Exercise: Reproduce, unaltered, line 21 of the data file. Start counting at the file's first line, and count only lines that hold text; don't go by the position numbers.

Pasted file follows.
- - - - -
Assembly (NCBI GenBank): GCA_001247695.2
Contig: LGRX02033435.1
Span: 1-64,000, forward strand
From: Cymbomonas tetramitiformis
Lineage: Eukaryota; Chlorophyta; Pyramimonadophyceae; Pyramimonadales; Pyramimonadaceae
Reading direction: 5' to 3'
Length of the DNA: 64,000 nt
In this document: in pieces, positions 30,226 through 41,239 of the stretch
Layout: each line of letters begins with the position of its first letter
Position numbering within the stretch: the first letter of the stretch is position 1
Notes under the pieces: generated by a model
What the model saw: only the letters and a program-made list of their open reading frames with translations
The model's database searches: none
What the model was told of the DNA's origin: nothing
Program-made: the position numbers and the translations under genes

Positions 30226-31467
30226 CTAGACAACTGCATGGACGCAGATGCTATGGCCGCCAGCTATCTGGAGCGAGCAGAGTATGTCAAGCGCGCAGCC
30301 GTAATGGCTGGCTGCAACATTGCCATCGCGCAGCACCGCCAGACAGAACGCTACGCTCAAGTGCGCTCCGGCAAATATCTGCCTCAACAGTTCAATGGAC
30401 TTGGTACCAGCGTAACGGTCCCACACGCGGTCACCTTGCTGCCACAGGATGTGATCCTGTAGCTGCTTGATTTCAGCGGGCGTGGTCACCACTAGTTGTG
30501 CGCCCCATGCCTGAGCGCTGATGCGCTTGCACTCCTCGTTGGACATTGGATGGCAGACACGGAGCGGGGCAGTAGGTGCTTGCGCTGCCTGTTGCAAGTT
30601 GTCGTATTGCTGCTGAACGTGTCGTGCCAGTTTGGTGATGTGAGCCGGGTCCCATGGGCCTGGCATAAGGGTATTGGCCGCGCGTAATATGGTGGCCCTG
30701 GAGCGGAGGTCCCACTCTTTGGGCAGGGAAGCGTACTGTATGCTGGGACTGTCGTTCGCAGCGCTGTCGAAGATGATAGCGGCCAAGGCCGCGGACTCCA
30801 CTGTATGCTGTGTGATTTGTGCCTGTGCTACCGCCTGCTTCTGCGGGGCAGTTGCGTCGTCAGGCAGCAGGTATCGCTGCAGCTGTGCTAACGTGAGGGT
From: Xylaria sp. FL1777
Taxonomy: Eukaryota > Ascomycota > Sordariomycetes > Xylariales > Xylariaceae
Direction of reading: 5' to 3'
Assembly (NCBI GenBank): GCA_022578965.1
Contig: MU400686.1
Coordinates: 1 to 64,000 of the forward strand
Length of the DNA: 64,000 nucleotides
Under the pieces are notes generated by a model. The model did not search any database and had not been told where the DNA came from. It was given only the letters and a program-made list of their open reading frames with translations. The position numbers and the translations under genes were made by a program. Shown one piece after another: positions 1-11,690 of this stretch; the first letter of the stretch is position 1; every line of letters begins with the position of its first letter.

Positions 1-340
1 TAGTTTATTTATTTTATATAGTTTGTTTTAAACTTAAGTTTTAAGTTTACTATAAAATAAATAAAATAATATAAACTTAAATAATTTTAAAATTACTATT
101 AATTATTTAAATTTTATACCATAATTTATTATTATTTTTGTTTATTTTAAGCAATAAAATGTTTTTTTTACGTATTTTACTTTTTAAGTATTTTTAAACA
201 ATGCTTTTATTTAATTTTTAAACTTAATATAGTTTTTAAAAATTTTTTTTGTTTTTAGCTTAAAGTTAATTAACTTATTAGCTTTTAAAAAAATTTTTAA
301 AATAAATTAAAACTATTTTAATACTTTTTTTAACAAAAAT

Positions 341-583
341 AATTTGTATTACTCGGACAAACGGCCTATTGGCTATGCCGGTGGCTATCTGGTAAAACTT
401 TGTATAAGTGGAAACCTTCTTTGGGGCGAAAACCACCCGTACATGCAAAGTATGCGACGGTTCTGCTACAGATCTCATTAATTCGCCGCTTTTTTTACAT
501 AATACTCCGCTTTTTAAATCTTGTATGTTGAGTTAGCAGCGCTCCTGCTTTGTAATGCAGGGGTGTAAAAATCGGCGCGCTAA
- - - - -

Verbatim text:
30601 GTCGTATTGCTGCTGAACGTGTCGTGCCAGTTTGGTGATGTGAGCCGGGTCCCATGGGCCTGGCATAAGGGTATTGGCCGCGCGTAATATGGTGGCCCTG